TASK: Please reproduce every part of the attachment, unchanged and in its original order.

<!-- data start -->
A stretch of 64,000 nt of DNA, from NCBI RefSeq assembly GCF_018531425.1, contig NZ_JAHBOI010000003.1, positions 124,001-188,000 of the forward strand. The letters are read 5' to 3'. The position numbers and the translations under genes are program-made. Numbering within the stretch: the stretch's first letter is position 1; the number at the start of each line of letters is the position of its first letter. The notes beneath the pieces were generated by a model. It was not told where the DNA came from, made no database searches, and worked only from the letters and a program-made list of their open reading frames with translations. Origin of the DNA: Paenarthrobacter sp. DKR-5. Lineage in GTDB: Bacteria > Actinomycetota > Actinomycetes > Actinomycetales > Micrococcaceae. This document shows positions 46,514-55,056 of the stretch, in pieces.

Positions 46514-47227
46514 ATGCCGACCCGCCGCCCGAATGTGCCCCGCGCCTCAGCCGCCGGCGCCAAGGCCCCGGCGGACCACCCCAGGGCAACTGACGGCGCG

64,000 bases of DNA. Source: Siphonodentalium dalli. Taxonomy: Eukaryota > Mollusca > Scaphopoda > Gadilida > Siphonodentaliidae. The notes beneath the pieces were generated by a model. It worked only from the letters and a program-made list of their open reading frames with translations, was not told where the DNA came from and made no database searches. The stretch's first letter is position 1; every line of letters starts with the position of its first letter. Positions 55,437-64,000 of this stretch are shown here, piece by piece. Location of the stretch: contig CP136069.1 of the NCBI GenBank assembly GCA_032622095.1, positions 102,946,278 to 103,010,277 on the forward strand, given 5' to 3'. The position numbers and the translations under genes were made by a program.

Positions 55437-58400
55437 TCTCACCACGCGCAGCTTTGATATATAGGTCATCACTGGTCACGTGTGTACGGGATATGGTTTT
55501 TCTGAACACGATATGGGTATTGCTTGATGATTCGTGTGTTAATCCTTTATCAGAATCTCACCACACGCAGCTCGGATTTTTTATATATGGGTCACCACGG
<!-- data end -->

A stretch of 64,000 nt of DNA, from NCBI RefSeq assembly GCF_018531425.1, contig NZ_JAHBOI010000003.1, positions 124,001-188,000 of the forward strand. The letters are read 5' to 3'. The position numbers and the translations under genes are program-made. Numbering within the stretch: the stretch's first letter is position 1; the number at the start of each line of letters is the position of its first letter. The notes beneath the pieces were generated by a model. It was not told where the DNA came from, made no database searches, and worked only from the letters and a program-made list of their open reading frames with translations. Origin of the DNA: Paenarthrobacter sp. DKR-5. Lineage in GTDB: Bacteria > Actinomycetota > Actinomycetes > Actinomycetales > Micrococcaceae. This document shows positions 46,514-55,056 of the stretch, in pieces.

Positions 46514-47227
46514 ATGCCGACCCGCCGCCCGAATGTGCCCCGCGCCTCAGCCGCCGGCGCCAAGGCCCCGGCGGACCACCCCAGGGCAACTGACGGCGCG

64,000 bases of DNA. Source: Siphonodentalium dalli. Taxonomy: Eukaryota > Mollusca > Scaphopoda > Gadilida > Siphonodentaliidae. The notes beneath the pieces were generated by a model. It worked only from the letters and a program-made list of their open reading frames with translations, was not told where the DNA came from and made no database searches. The stretch's first letter is position 1; every line of letters starts with the position of its first letter. Positions 55,437-64,000 of this stretch are shown here, piece by piece. Location of the stretch: contig CP136069.1 of the NCBI GenBank assembly GCA_032622095.1, positions 102,946,278 to 103,010,277 on the forward strand, given 5' to 3'. The position numbers and the translations under genes were made by a program.

Positions 55437-58400
55437 TCTCACCACGCGCAGCTTTGATATATAGGTCATCACTGGTCACGTGTGTACGGGATATGGTTTT
55501 TCTGAACACGATATGGGTATTGCTTGATGATTCGTGTGTTAATCCTTTATCAGAATCTCACCACACGCAGCTCGGATTTTTTATATATGGGTCACCACGG